It took me a couple of hours, but I managed to automate two big processes:
- Migrating extremely big ActiveCollab accounts (which can take more than 24 hours);
- Integrating with translation services.
Before the automation, I had to manually migrate every big account. It doesn’t seem like much — all it takes is entering a few commands in a known sequence, but the hidden costs are much greater. Costs like switching context, finding which account needs to be migrated, communication, etc. It adds up.
Also, translating ActiveCollab to different languages is not that difficult, initially. But what happens when we update a piece of text or introduce a new feature? Then we have to contact the translation service again, send them the new text, and go through the same process — every time we release a new update.
So it took me a couple of hours to prepare and test the jobs that’ll automate this, but it was worth it. This small investment will save me hundreds of hours in the future.
Using Jenkins for task automation
After we set up the servers with Ansible, we use Jenkins for task automation. Jenkins is not the prettiest solution, the interface is far from user-friendly, and there’s a ton of XML behind it. But despite it all, it earned my love for being a productive and reliable worker.
Every time I start making a new Jenkins job, my thoughts go:
Is there an end to this! How many times I have to run a command and wait until X,Y, and Z are done!?
But it gets better:
I’m so glad I set up those jobs; it took me a few hours but they’ll save me and my team hours of repetitive work — hours we can use better.
What automation brings to the table
Let’s talk a bit about how automation affects your team. When you start and see the benefits, you’ll shudder at the thought of going back to old ad hoc solutions.
Creating a job in Jenkins is simple procedural programming (at least I see it as such), but testing and making sure it’s good takes a long time. The number of automated processes will go up as time goes by, as will their reliability. Most of our jobs have been executed a few hundred times, some even a few thousand times — that’s how they earned our trust.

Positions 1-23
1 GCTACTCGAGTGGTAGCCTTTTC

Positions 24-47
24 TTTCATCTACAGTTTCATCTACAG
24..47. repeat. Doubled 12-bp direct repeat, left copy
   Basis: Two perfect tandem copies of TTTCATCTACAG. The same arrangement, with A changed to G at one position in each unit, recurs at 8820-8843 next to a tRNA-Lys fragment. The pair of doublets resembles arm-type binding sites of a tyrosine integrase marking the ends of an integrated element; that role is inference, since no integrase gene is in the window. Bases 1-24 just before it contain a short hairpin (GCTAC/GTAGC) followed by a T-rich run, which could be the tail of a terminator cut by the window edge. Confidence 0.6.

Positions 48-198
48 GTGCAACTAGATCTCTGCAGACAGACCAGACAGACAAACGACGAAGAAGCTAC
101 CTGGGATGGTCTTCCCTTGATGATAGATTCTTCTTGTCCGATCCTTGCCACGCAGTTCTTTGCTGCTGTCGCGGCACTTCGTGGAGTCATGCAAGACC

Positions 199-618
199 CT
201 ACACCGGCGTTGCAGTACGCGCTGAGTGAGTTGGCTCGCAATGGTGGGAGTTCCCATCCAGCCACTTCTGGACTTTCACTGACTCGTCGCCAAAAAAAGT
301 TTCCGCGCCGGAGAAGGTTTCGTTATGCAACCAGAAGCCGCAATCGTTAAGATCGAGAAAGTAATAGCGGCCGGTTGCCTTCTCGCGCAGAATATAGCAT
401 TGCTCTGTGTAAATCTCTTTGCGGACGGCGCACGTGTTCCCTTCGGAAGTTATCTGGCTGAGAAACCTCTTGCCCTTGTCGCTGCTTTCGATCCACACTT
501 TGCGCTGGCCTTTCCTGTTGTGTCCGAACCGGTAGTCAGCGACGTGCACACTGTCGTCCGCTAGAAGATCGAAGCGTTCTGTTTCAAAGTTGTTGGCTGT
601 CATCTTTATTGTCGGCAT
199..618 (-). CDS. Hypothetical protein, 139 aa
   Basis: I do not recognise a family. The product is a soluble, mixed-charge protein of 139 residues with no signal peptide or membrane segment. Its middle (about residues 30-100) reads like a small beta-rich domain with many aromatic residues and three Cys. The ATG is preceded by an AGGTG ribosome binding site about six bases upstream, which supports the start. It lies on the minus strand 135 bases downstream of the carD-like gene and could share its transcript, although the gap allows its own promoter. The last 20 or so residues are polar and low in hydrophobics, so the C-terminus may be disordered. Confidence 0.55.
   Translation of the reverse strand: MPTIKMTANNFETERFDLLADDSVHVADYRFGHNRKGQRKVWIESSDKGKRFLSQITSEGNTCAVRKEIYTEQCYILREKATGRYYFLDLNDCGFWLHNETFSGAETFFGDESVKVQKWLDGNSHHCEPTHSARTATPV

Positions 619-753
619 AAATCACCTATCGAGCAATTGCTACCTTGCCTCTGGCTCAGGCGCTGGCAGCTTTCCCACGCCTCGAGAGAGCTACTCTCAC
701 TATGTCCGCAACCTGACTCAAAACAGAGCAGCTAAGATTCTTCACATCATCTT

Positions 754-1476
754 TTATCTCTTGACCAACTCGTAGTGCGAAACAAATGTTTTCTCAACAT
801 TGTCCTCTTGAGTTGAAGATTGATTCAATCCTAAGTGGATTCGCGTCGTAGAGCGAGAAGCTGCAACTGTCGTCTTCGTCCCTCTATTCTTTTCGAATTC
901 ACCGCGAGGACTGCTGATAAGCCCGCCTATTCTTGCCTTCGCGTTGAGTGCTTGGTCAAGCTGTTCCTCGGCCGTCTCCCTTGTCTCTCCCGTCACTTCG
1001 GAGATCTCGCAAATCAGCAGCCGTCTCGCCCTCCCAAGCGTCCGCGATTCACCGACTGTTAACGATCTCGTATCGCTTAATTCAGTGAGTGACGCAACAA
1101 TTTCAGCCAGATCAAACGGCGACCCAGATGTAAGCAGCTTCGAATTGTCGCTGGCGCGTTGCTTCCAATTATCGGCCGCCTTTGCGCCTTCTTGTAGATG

In case something goes wrong, we get an email notification with all the details (on job failure, the whole output is logged). Jenkins also keeps the records of those details, so solving the problem is easy.
It lets you dream big
We, as a society, fear automation takes away our jobs. But this kind of automation is good. It frees us so we can work on more useful things (like improving our product or giving better support). In some cases, it enabled us to deliver things we could only dream of — like supporting official ActiveCollab translations in many languages. Without automation, we’re constantly under the burden of repetitive work that’s prone to error.
It spreads knowledge
There’s an amazing side effect to automation that tends to go unnoticed — it acts as documentation too. Sometimes when an employee leaves the company, they can take the knowledge of some processes with them.
But if the process is automated, following best practices (clear and unambiguous input parameters, commented steps, guides) — the negative impact of someone leaving is greatly diminished. This is a huge advantage for any company planning to stay in business for years to come.
It lets you recycle solutions
Once I write a job, I often revisit it and use it either as a basis for a new job (Jenkins supports quick duplication) or as a place to remind myself how I solved a particular problem (like “commit if there are any changes” group of commands).
This recycling saves me a lot of time. Today it took me only 15 minutes to write a job because I already had the foundation, a similar job from another project. Instead of having to write and test everything from scratch, I just changed a few parameters and steps — and I was done.
It promotes working smart
Lastly, automation directly influences your team culture. By implementing it (and lead by example, instead of “because I said so”), you promote the idea of working smart and using every minute efficiently. Computers should be the ones doing repetitious work, so we can focus on creative problem solving.
Or at least try. Once you start, a new world of possibilities will open up and you’ll wonder how you managed to get anything done before. The benefits will quickly become visible and you’ll get addicted to this new concept.